GE-Hitachi, Westinghouse, & Instututes Ponder 100 Year Regional Nuclear Waste Sites

What to do with all the spent nuclear fuel rods that will be around for billions of years after a few megawatts have been fissioned out of them? That’s always been a problem nuclear energy has kicked to the side for addressing later because nobody & I mean nobody wants a nuclear waste dump near them. That’s why all over the USA we have Fukushima type pools of water on top of active nuclear power units.

Yes, we must find a better solution. Do we want this one? Basically this plan calls for regional short term storage for 100 years, then ??????

Oh yes, then these people proposing the plan won’t be around for the next round of nuclear containment required to keep the waste from killing everybody & everything.

Brilliant! I’m sure future generations will thank us. Maybe they’ll be able to clean it up? Our best minds don’t have answers, so they are willing to sweep it under the carpet so to speak, to be found as a grisly present to our posterity. 

You’ll know my unscientific opinion is just stop the insanity of nuclear power as it now functions for good only a few decades, then turns into death to haunt the world ever after. Simple minded? Yes, what’s wrong with that? Anyhow, here’s their video conference 1hour & 30minutes approximate running time.

P.S. Notice pay special attention to who sponsors this conference is the people, corporations, universities who make the money from nuclear.

MIT Nuclear Fuel Cycle Conference April 26 2011
Recommends Regional 100-Year Waste Sites

Sponsors
 
Electric Power Research Institute
Idaho National Laboratory
Nuclear Energy Institute
Areva
GE-Hitachi
Westinghouse
Energy Solutions
NAC International
_______

Massachusetts Institute of Technology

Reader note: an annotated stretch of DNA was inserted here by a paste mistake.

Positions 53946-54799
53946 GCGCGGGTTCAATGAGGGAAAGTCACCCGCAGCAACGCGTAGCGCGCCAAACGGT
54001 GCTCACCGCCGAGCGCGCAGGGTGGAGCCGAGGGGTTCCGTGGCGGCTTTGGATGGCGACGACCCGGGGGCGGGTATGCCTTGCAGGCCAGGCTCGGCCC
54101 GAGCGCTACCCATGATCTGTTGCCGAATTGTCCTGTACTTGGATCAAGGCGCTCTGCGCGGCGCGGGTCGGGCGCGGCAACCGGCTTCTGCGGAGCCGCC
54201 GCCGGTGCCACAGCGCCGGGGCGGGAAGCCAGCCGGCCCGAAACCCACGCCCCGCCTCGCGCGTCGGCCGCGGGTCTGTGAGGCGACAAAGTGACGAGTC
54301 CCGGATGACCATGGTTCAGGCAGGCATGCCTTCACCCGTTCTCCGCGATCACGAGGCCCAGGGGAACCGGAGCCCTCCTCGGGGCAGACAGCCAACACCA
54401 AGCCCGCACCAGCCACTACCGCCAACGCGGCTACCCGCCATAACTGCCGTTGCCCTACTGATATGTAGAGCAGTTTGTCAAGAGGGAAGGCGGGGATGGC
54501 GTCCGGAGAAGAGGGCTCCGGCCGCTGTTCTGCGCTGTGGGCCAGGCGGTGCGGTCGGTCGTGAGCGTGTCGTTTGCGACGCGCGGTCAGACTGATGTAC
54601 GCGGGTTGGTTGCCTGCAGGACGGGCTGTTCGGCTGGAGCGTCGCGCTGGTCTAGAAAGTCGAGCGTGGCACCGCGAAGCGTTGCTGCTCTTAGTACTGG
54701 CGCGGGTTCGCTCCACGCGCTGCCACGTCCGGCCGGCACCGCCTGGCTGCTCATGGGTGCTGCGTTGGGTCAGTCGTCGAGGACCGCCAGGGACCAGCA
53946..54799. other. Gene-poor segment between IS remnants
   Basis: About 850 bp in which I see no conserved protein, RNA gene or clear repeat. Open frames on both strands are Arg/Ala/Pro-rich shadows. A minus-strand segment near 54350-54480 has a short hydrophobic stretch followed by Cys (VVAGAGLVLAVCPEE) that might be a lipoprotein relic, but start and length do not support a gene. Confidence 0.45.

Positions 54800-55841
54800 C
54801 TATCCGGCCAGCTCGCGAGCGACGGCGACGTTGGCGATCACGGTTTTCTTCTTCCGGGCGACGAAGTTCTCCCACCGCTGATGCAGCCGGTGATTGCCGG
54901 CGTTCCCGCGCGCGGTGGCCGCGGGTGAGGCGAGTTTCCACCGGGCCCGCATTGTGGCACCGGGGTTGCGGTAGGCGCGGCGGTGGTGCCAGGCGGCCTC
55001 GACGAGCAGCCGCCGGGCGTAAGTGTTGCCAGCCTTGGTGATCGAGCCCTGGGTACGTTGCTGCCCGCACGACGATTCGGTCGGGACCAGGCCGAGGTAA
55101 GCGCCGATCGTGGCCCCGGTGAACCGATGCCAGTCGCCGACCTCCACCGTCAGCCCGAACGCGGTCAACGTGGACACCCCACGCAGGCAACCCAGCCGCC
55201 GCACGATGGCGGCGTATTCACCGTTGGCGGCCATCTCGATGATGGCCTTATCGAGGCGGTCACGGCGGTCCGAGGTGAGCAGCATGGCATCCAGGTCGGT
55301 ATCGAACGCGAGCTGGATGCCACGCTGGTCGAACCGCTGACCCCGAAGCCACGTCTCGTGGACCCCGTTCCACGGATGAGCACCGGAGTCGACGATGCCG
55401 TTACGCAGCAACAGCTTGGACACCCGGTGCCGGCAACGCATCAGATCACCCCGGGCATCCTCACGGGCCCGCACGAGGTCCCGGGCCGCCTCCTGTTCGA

Academic Media Production Services. Room: NE48-308 617.253.7603
webcast@mit.edu
_________________________________________________
Summation Article
MIT Nuclear Fuel Cycle Study Recommends Regional 100-Year Waste Sites

Nuclear Street News Team Wed, Apr 27 2011With the station blackout at Japan’s Fukushima Daiichi nuclear plant providing a stark illustration of the risks inherent to storing spent fuel at reactors, an MIT study released Tuesday argues the United States needs to build centralized repositories for its nuclear waste.

“The Future of the Nuclear Fuel Cycle,” a set of recommendations from scientists and nuclear experts two years in the making, points out that spent-fuel tanks at U.S. reactors are even more full than those in Japan. While a permanent repository for the waste at Nevada’s Yucca Mountain is decades behind schedule and mothballed by the Obama administration, the study makes the case for regional storage facilities with shorter design lives.

“Planning for long term managed storage of spent nuclear fuel—for about a century—should be an integral part of nuclear fuel cycle design. While managed storage is believed to be safe for these periods, an R&D program should be devoted to confirm and extend the safe storage and transport period.

The possibility of storage for a century, which is longer than the anticipated operating lifetimes of nuclear reactors, suggests that the U.S. should move toward centralized SNF [spent nuclear fuel] storage sites—starting with SNF from decommissioned reactor sites and in support of a long-term SNF management strategy,” the report recommends.

While the report notes the potential of breeder reactors and other technologies to reprocess fuel rods and create a “closed loop” for nuclear fuel, it acknowledges that today’s plant designs and the current availability of uranium mean the U.S. nuclear industry is likely to continue to use a once-through fuel cycle for some time. In the future, though, spent fuel from the intermediate repositories could be recovered if fuel reprocessing becomes widespread.

Even if the fuel is permanently stored after 100 years instead of reprocessed, the report notes, the fuel’s radioactive decay and its most dangerous isotopes lose much of their potency during the first 50 years, making longer-term storage easier to manage. In the meantime, the report says, engineers would face no scientific hurdles to designing the intermediate storage facilities proposed.

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